Can the perpetrators of a notorious apartheid-era crime finally be brought to justice in South Africa?
As South Africa’s apartheid government fought to cling onto power in the latter half of the 20th century, it routinely imprisoned, tortured and murdered its opponents in the liberation movement.
Controversially, in the years that followed the end of white minority rule, many of those crimes went unpunished.
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In 1995, President Nelson Mandela’s new African National Congress (ANC) administration established a Truth and Reconciliation Commission to help heal the country by revealing the facts about the era’s gross human rights violations.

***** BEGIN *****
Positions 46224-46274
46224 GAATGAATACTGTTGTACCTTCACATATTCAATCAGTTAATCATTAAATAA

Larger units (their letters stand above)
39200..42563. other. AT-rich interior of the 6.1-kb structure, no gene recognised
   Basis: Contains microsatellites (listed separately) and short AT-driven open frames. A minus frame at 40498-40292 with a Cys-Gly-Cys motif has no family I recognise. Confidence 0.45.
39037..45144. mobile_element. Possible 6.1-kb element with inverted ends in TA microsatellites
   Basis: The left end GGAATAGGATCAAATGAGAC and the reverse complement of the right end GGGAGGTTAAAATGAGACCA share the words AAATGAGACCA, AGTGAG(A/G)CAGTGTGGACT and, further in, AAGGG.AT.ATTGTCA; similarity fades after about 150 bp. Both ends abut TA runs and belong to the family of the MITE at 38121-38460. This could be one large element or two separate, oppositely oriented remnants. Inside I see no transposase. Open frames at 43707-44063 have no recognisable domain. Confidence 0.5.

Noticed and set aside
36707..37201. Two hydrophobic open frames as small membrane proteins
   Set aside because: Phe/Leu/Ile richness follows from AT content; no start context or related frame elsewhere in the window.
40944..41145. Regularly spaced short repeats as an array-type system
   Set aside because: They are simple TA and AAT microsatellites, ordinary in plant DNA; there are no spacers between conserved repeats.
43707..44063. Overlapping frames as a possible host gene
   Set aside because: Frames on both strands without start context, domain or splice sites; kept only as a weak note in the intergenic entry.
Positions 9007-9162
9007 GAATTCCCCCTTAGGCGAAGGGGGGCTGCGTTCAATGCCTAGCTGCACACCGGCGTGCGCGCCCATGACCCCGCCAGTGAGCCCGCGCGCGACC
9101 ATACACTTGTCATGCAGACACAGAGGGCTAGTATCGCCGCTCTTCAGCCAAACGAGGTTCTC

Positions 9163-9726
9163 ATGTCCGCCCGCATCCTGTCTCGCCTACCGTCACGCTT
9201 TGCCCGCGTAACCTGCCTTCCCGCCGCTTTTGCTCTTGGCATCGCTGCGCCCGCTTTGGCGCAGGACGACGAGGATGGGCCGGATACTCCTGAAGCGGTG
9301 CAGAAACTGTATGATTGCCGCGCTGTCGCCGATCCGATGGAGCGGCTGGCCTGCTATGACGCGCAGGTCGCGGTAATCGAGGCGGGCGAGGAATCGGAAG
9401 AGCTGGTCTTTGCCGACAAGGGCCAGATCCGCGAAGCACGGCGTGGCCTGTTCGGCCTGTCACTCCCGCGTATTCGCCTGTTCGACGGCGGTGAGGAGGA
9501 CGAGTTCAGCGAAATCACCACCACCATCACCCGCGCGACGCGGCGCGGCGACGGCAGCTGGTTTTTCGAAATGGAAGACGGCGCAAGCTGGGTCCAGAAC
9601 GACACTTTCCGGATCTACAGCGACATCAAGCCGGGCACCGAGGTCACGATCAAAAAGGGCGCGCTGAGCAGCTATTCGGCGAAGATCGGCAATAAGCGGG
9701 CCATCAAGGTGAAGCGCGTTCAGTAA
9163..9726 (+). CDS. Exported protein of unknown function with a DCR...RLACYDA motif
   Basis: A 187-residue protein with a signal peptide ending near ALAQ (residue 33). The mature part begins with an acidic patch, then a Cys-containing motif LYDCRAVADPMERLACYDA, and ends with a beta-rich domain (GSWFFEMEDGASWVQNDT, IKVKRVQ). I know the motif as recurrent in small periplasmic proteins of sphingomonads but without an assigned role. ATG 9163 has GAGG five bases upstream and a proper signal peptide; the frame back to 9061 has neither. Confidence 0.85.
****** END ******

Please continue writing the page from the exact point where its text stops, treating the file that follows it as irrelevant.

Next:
However the commission’s emphasis was on gathering evidence, publicly acknowledging abuses and hearing testimony from victims, rather than on prosecuting the perpetrators – many of whom were granted amnesty in return for participating in the process.
The reconciliation hearings helped unify the new South Africa but they also disillusioned and frustrated many survivors and victims’ families who wanted more than mere acknowledgment of their suffering – and who have never given up hopes of justice.
Lukhanyo Calata is one of them. His father was part of a group of anti-apartheid activists – famously known as the Cradock Four – who were assassinated by security forces in 1985. No one has ever been prosecuted for orchestrating or committing the murders, but as this episode of People and Power reveals, Lukhanyo remains utterly determined to hold his father’s killers to account.
(Material from The National Archives and Records Service of South Africa has been used in this programme)